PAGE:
1920s Telegraph GPO Standard Type B relay
This is an extremely rare 1920s Telegraph GPO Standard Type B relay, and is usually only seen in telecommunications museums e.g. the museum of technology.
The reference number on the relay is:-
This particular telegraph relay is a work of great design and engineering, and is in excellent condition. Even if you aren’t a collector of early telegraph or communications equipment, you can’t failed to be impressed by the brass and wood design. It would look wonderful as a paperweight or a desk ornament. An interesting Gizmo or Gadget to talk about in the office or seen gracing the shelves of a museum.
- Base Diameter: 13cm
- Height: 14.5cm
What is it?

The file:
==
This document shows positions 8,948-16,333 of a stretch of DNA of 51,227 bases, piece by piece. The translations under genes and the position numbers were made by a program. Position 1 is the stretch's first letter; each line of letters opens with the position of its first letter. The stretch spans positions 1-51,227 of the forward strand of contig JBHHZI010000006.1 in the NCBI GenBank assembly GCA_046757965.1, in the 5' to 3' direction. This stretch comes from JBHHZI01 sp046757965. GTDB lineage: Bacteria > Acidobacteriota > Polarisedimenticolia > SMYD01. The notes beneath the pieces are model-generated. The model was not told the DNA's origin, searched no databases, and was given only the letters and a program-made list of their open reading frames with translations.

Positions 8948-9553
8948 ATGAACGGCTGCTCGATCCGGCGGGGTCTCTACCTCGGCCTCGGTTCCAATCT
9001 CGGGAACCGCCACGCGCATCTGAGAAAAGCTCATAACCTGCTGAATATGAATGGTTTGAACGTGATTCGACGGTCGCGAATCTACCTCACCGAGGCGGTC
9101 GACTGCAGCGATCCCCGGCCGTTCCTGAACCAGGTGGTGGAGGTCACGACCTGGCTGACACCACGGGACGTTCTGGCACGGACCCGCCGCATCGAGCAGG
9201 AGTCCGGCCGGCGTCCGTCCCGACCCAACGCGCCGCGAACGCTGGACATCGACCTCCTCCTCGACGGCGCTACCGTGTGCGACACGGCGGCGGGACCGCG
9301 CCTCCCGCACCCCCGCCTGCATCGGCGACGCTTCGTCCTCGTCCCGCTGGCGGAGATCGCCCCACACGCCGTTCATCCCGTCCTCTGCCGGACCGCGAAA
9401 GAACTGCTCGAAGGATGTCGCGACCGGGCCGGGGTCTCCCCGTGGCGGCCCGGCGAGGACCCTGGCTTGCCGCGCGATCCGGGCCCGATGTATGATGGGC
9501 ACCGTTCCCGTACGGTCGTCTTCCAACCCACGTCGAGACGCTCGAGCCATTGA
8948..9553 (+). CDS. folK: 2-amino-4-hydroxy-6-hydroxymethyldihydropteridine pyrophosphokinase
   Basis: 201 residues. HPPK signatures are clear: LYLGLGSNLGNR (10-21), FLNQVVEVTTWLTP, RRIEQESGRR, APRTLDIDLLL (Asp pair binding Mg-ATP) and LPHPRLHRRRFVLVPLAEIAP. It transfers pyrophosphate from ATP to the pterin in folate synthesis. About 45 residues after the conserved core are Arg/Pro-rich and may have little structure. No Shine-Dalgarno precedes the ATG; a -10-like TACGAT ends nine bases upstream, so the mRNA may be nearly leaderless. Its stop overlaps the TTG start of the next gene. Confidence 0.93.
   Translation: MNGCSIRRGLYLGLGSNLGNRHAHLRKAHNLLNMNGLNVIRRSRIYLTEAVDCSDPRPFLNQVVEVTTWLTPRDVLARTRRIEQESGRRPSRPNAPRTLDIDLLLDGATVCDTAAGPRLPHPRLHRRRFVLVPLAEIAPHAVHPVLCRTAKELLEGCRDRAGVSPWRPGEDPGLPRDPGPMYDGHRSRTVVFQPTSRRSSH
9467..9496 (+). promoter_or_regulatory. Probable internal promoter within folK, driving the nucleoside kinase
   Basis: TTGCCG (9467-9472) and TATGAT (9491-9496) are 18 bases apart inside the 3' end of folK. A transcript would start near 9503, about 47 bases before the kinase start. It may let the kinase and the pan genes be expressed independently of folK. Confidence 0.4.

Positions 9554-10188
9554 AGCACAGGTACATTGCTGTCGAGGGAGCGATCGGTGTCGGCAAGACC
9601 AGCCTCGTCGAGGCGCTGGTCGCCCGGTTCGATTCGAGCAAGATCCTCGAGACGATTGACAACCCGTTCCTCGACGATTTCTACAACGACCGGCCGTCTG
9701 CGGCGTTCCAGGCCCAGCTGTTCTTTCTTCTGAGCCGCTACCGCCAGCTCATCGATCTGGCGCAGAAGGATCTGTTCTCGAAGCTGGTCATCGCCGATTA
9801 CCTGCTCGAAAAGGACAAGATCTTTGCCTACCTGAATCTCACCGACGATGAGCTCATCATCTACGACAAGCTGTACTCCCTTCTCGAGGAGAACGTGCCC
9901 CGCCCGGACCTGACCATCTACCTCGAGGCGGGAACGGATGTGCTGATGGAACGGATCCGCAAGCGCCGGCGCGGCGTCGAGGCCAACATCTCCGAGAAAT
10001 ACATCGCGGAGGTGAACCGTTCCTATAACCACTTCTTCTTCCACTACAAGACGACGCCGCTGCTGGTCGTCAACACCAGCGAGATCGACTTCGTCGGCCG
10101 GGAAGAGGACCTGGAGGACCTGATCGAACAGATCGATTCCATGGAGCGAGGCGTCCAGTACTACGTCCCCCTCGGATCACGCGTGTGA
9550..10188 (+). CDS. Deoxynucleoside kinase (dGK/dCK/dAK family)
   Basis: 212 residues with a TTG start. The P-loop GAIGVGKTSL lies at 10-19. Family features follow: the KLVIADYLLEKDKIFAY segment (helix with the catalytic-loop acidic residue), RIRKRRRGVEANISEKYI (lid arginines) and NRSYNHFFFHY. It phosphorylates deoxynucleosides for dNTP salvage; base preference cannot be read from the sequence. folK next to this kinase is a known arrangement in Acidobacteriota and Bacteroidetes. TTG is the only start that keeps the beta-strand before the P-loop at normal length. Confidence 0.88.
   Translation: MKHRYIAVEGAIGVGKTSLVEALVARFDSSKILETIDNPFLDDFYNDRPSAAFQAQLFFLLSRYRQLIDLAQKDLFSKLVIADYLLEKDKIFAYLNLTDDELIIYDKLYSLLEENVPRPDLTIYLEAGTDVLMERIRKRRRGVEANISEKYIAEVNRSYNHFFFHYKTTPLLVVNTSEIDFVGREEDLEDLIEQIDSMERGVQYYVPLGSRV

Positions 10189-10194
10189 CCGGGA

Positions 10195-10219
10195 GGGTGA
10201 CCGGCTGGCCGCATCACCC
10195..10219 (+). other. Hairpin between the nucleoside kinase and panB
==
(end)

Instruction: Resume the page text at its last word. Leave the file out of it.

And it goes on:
In telegraphic communication, sound is transmitted as current via cables. Voltages and current are kept low in the cables for safety’s sake. If the cables are very long, the power has to be amplified in order to operate effectively (receive a signal) at the local telegraph station. On reaching the local station, the high resistance relay connects with the main cable. This results in an electrical contact within the relay, which is then passed in the local circuit to a battery and ‘sounder’, which produces the familiar Morse code ‘dots’ and ‘dashes.’
The relay consist of vertically mounted electric coils, which are polarised by a magnet which fits around the coils. When the current passes through the relay, it can make two contacts (with either ‘S’ or ‘M’, depending on whether or not the polarity is reversed). Lifting the glass lid on the relay exposes the local contacts allowing adjustment to ‘S’ or ‘M’.
The letters on the wooden base:-
- S: Space
- M: Mark
- T Tongue
- D: Down
- U: Up
For a more technical explanation of telegraph relays then please click on the following link to this excellent resource reference from Salford University